Downtown Lexington sewer woes continue, more loosening of food truck rules considered

Truck pumping Main Street sewage 24/7 still in place after nearly six months

Posted 9/21/23

The Town of Lexington has issued an emergency ordinance due to ongoing sewage issues.

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Downtown Lexington sewer woes continue, more loosening of food truck rules considered

Truck pumping Main Street sewage 24/7 still in place after nearly six months


The Town of Lexington has issued an emergency ordinance due to ongoing sewage issues.

At a special called meeting on Sept. 18, Lexington town council approved the Maiden Lane Wastewater Services Emergency ordinance in response to the ongoing sewage issues at 117 1/2 E. Main St.

According to the ordinance, the town was made aware of a sewage break at this location and has taken remedial measures to prevent spillage. These measures include a sewage truck that has been parked in the lot behind O’Hara’s Public House and the law firm McWhirter, Bellinger & Associates since March 29, having to be manned 24/7 to “pump and haul” the sewage away from the area, the town previously told the Chronicle.

“The remedial measures are only a temporary solution and the permanent solution is significantly delayed due to steps required to obtain an easement,” the ordinance states. “The extended delay unnecessarily risks significant and potentially hazardous conditions due to the nature of the temporary remedial measures particularly during heavy storm events.”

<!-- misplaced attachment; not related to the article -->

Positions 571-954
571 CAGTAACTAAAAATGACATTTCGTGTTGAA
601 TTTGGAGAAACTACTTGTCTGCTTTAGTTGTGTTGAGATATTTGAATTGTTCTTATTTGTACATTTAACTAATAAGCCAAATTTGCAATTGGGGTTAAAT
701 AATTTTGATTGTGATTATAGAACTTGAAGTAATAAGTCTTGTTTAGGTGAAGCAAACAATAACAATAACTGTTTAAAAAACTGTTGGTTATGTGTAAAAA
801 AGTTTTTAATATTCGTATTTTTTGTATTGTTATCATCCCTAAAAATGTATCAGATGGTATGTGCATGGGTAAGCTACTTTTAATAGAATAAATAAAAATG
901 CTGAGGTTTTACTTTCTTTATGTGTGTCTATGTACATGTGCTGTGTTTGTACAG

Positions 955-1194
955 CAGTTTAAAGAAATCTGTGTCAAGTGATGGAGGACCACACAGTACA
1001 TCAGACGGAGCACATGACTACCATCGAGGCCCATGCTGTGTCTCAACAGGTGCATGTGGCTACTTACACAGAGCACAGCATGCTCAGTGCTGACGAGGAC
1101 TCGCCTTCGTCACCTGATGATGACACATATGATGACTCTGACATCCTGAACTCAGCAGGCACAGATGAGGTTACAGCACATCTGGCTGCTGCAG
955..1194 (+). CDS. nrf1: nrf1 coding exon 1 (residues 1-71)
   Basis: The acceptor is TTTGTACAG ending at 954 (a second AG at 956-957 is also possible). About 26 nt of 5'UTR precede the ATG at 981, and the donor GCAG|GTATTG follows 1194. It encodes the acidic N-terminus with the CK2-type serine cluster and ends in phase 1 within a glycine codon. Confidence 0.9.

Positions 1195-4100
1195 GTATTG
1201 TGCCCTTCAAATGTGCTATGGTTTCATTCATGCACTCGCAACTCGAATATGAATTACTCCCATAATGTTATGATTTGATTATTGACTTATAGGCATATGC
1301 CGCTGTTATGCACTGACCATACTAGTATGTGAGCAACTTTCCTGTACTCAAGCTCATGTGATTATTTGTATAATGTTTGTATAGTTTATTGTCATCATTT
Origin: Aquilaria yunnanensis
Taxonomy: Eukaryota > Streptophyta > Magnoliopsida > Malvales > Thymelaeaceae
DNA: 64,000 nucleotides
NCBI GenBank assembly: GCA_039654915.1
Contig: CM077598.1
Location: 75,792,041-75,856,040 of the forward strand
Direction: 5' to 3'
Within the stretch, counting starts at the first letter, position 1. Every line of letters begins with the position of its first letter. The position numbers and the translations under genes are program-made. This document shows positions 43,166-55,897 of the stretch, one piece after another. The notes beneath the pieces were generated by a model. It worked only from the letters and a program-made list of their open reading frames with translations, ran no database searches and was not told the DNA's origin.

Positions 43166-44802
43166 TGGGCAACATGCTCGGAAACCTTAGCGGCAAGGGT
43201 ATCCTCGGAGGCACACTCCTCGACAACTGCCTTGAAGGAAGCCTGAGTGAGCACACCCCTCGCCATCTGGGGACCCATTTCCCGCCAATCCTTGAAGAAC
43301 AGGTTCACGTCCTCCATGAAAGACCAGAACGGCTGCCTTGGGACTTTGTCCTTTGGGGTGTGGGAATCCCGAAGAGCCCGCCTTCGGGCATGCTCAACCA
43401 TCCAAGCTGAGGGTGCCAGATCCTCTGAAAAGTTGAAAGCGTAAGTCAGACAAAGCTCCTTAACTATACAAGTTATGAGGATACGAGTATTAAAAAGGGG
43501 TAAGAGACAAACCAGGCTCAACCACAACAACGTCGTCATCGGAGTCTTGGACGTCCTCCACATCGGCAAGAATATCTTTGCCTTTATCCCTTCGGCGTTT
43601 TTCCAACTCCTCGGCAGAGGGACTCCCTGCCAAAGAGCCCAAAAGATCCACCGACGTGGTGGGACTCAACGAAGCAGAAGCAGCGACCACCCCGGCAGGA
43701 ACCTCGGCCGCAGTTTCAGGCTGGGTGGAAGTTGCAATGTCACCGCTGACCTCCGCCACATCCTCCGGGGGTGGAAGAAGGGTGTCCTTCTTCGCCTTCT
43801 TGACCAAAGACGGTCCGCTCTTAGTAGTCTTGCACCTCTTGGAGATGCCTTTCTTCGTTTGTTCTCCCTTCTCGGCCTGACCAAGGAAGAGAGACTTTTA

Laurin Barnes, communications manager for the town, told the Chronicle that recent rain events prompted the ordinance due to multiple risks – including rain directly causing equipment failures or high flow coming through the pipes, which could cause a spill.

Barnes told the Chronicle in July that the town has to acquire properties located at 121 E Main St. and 127 E Main St. in order to fix a sewage failure. The town is in the process of condemning the property, Barnes added that this process will take longer than anticipated and that the emergency ordinance would allow them to explore other options for a permanent fix.

According to Barnes, the line can’t be repaired as it is located under a building. She said the town has to acquire the property in order to relocate the line.

“The issue is isolated and it is because of the age of that particular sewer line combined with the fact it can’t be repaired/replaced because it is located underneath a building,” Barnes said in July. “The only option is to reroute the line and divert flow which requires an easement and the town has been working to acquire that easement prior to the current failure.”

That work involved negotiations with the property owner, New Brookland Associates LLC, before the current line failure, which have thus far not been successful. Now the town has started the process of condemning the property, which has to go through court.

The Chronicle reached out to New Brookland Associates and their legal representation for comment but didn’t receive a reply.